The groove got hot with Hindsight and even hotter with Today Is Tomorrow, which featured great cymbal action from monster drummer Yvette Scott. Scott and bassist Bob Bowen took the cover of the Police's Driven To Tears into overdrive, which Deninzon &�Budynek kicked up to unheard notches. The first set closed with the fusion bliss of Acid Rabbits featuring a killer bass workout by Bowen, and everyone took a break to rehydrate.
Sold Out began the 2nd set on a strong note with Scott and Bowen locked in the pocket and swinging. Next was a new Denizon tune called Release with awesome solos from the man himself. All four members got to stretch out and show their chops on the long Middle Eastern flavored show closer Heavy Shtettle. It's refreshing to see such good natured energy and fusion with an element of fun. Everyone was relaxed but tight. The tunes were great. The atmosphere was breezy and loose. I�can't imagine a better night out!
The Fab Four � Mohegan Sun Cabaret, Uncasville, CT 9/27/07
When a show can make you laugh and cry, sometimes simultaneously, it is a special evening. The Fab Four aren't a Beatles cover band. The Fab Four are the Beatles. I�say this as a lifelong fan. It was the Beatles. Why do I say this? Ron McNeil, Ardy Sarraf, Gavin Leslie &�Rolo Sandoval (as John, Paul, George &�Ringo, respectively) don't just play the tunes accurately & look quite a bit like the Beatles, they bring a heart and a soul to them. It's an emotional thing that's hard to put a finger on, just trust me. I could go on for paragraphs about the quality of the playing, the accuracy, mannerisms, etc; trust me that you'll not find 4 finer musicians as well.
Since I�saw them 6 months ago, a few minor changes to the show, which I'll get into as we go along. The show opened with a rousing I Want To Hold Your Hand, with the four in the classic suits as seen on the 1st Ed Sullivan appearance. Please, Please Me, All My Loving, &�A�Hard Day's Night followed, keeping the energy level high. The all ages crowd were clapping, shouting, singing all night long! I�Should Have Known Better, Eight Days A�Week, and Can't Buy Me Love lead to the first new number in the set:�Help! - which saw the lads add black turtlenecks to their suits and a capo on the 2nd fret! She Loves You, I Saw Her Standing There, and the newly added Twist And Shout rounded out the Beatlemania era section of the show, with Yesterday a loving coda.
Pepper suit time. The four emerged after a funny video bit in full Sgt Pepper regalia, with Paul changing over from the Hofner bass to a Rickenbacker. Sgt Pepper's Lonely Hearts Club Band, With A�Little Help From My Friends, and Yellow Submarine started this section off well. The 3rd new addition to the set, an unbelievable When I'm Sixty Four (replacing Penny Lane) lead into the unforgettable Strawberry Fields Forever. Just when you think it can't get any better, here comes Sgt Pepper Reprise and A�Day In The Life! John left the stage and the remaining 3 finished the psychedelic set with Got To Get You Into My Life. John came back dressed in white to reflect on the life and death of John Lennon. A poignant moment and nary a dry eye in the house. What could you follow that moment with? Imagine. Beautiful & fragile as a butterfly, it floated into the hearts of the crowd. The band, now in Let It Be era attire, drew the show to a close with Here Comes The Sun, Get Back, Revolution, and the encore of Hey Jude.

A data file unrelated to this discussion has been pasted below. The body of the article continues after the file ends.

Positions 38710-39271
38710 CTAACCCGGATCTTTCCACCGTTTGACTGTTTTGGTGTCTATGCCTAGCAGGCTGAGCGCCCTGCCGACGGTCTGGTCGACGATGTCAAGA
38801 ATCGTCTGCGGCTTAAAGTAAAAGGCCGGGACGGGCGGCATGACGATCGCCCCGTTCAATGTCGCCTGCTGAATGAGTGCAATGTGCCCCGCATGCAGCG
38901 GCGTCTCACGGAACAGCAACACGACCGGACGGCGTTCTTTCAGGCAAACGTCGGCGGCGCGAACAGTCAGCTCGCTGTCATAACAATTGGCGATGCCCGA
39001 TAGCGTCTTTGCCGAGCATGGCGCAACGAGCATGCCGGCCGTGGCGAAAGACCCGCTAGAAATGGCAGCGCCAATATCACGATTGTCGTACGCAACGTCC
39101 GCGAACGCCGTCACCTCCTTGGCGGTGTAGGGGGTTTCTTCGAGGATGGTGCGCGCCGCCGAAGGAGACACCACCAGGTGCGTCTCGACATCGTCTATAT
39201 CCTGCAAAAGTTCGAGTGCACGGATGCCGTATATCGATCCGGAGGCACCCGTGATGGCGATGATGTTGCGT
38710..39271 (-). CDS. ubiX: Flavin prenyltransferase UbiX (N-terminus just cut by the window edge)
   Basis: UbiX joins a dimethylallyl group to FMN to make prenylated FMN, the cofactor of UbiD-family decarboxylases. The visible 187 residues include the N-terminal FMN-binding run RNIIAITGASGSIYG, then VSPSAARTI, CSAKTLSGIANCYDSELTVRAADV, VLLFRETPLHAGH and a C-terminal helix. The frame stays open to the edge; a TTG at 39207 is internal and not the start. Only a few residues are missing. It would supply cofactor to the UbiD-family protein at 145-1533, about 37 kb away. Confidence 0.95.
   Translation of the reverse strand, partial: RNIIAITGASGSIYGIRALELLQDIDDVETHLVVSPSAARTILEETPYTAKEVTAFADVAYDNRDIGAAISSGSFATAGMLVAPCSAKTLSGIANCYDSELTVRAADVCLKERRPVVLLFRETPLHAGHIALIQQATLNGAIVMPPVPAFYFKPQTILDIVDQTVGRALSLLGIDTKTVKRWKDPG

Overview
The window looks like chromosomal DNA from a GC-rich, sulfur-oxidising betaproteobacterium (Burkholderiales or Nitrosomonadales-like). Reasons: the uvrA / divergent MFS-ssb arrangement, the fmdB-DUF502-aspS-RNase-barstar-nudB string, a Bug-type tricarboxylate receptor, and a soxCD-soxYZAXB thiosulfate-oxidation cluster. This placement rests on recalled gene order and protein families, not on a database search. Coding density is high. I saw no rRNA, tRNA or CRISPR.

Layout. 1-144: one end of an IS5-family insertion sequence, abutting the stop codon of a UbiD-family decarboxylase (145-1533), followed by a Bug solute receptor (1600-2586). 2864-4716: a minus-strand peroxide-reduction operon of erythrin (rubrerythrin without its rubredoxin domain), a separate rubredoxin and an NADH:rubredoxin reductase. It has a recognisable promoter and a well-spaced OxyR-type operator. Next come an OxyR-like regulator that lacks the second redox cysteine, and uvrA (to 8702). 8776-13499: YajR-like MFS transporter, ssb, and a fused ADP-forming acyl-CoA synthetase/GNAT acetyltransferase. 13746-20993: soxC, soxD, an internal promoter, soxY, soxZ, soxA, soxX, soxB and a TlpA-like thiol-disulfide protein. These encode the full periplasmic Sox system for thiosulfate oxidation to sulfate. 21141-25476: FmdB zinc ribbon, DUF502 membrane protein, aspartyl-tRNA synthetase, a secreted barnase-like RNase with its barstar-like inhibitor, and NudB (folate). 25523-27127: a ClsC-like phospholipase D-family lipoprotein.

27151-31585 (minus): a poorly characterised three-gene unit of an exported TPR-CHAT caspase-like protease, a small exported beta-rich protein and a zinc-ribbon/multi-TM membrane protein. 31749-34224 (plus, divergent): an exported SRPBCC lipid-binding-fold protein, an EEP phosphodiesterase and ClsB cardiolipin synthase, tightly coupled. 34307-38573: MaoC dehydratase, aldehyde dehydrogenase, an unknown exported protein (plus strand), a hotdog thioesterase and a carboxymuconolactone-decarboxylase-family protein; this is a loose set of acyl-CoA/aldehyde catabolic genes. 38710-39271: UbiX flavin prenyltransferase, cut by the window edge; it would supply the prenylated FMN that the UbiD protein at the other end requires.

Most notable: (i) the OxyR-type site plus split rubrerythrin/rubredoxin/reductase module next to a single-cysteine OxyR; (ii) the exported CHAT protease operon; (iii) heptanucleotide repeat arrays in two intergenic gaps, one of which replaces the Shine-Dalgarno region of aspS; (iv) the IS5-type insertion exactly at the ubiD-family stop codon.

The music & times of the Beatles mean many things to many people. For those of us over a certain age, they are part of life, as much as food & drink. Part of our conscious and unconscious minds. The Fab Four are a reminder of all that was & is good about this. It was a chance to be in a room & through music and laughter and, as "hippy" as it may sound, through just being - re-tune ourselves to the world and perhaps to each other. Was this a concert? Was this a play? Was this...therapy? Spiritual? Life affirming? I say: all of the above.
Deep Purple � Chevrolet Theatre, Wallingford, CT 8/2/07
A full night of rock & roll! Deep Purple with Edgar Winter and Blue Oyster Cult opening. Yow! Edgar Winter was up first. Backed by a hot trio, Winter started his set with Keep Playin' That Rock 'N' Roll, a classic from the White Trash days. He followed this with a great call & response version of Turn On Your Love Light. The massive hits Free Ride and Frankenstein were next with Winter playing keys, sax & percussion on the latter. His all too brief set finished with a frantic take of Tobacco Road with a section of the classic Shout thrown in for good measure! Blue Oyster Cult took the stage next. Richie Castellano has moved over from bass to Allan Lanier's spot covering guitar, keys & vocals, with former Whitesnake / Ozzy bassist Rudy Sarzo covering the low frequencies. This Ain't The Summer Of Love started things off with a bang, followed by a driving OD'ed On Life Itself. The crowd roared for the classic Burnin' For You and Cities On Flame, which featured wild solos from Buck Dharma. Castellano turned in some beautiful soloing on the moody Shooting Shark. The band got down to business with a stomping take of Godzilla with a bass solo by Sarzo that included a nod to his Ozzy days in the form of a snippet of Crazy Train. A hot but cool (Don't Fear) The Reaper had the crowd on their feet as Blue Oyster Cult left the stage.
Deep Purple had some stiff competition, but served up the goods from the first measure to the last scream! The thunder of Ian Paice's drums opened Pictures Of Home, a fine start to a set that, while in support of Rapture Of The Deep, leaned heavily on the Machine Head album. Things I�Never Said went straight into a jackhammer version of Into The Fire, with Paice locked solidly in with bassist Roger Glover, who was nothing but smiles all night. Keyboardist Don Airey &�guitarist Steve Morse intertwined lines on Strange Kind Of Woman with a great vocal by Ian Gillan.